This will be an exciting workshop with one of Australia’s newest watercolour sensations. Julian has been highly recommended for his watercolour skills, subject matter and generosity as a teacher. He is very passionate about water colour and his enthusiasm is infectious. The theme we are adopting for this workshop is “water”. Painting water in watercolour requires a different application of painting skills and a new learning for all of us.
Click here for the enrolment form, so get your deposit or full payment in as soon as possible. Class size is limited to 12 participants. It will be 1st in best dressed – that means a deposit paid to the treasurer. If you have any questions please ring Jenny Wallace 02 6026 4800.
About the Artist
Julian paints his subjects in watercolour with a strong drawing basis. Landscape, City Scenes, Marine and Maritime are his preferred subjects but he also values the disciplines of Still Life and Portraiture. A very specific theme of Alpine Snowgums has been the work that has most brought him to the attention of the art community. Involved well drawn paintings with a confident textural use of watercolour are features of Julian’s artwork.
Painting, Teaching, Workshops, Demonstrations, Judging and an active involvement with the Victorian Artists Society and other Art Societies is his professional domain after many years in Advertising, Publishing and Animation. This has shaped and provided an ongoing joy and appreciation of drawing, design in painting, control and understanding of watercolour and a respect for all other mediums and artistic styles. Painting tours of Europe and New Zealand in recent years has provided an ongoing stimulus for his work, particularly landscape and marine painting.
Julian studied Graphic Design at RMIT and quickly established himself as a freelance artist in Advertising and Publishing, illustrating educational children’s books. He worked for a time as a designer and background artist in the animation industry. He later became more active as an artist, teaching, conducting watercolour workshops, demonstrating and judging. He is a regular exhibitor in exhibitions around Melbourne, and for the past six years has been involved with FIVE, an annual group exhibition of select VAS artists.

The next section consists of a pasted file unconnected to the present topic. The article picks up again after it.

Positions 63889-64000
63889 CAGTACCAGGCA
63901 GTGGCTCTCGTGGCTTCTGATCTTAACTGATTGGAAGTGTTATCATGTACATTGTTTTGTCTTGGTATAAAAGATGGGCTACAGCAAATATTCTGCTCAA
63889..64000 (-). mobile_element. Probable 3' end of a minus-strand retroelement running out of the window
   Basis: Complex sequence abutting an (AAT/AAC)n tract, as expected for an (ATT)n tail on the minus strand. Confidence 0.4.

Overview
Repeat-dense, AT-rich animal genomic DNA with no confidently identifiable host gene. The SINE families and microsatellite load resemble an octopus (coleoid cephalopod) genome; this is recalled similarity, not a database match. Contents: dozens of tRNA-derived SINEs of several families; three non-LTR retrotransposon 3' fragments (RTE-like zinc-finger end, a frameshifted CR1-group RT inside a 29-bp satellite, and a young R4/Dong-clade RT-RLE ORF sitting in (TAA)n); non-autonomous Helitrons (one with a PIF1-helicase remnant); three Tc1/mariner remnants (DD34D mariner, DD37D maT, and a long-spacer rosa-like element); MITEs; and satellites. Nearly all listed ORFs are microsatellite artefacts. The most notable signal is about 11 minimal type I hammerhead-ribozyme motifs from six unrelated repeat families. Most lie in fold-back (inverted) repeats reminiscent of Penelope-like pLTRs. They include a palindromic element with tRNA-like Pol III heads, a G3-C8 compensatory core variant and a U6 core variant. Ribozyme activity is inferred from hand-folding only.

He has twice been awarded VAS Artist of the Year, 2010 and 2013, The Kenneth Jack Memorial Award 2010 and 2014 and the AGRA Medallion Winner for 2013, with multiple awards for watercolour in various Suburban and Rotary Exhibitions including Mt Waverley, Camberwell, Yea, Parade, Warrandyte, Alexandra Bacchus Marsh and Box Hill. He is the Victorian Vice President of the Australian Society of Maritime Artists and a past Treasurer of the Victorian Artists’ Society. He is also a member of the Australian Guild of Realist Artists and Watercolour Society Victoria and has recently been elected to the Twenty Melbourne Painters Society.
Report from Stephen McCall Workshop
A good time was had by all on the weekend of the 18th and 19th July at the Stephen McCall mixed media/pastel workshop. On day one, using white suede paper, we were shown how to do a complimentary or contrast underpainting using watercolours or acrylics to paint a seascape. Some of this underpainting was allowed to show through on the finished art piece which really had the colours bouncing off each other and gave great depth to the painting.The use of clear pastel primer on a headland gave us texture to then go over with our pastels. On Sunday we were shown how off-cuts of matt board can be recycled as painting boards using paint with or without clear pastel primer or Art Spectrum coloured pastel primer…We then worked on our own photos with Stephen as our guide, using the skills we’d learnt the day before. Morning and afternoon tea was delicious thanks to Judy Balfour and participating members.
Local Bright artist Stephen McCall will be leading an AWAS Mixed Media workshop on the weekend of 18th and 19th July 2015, to be held from 10am to 4pm at the Paintbox studio, Gateway Island, Wodonga.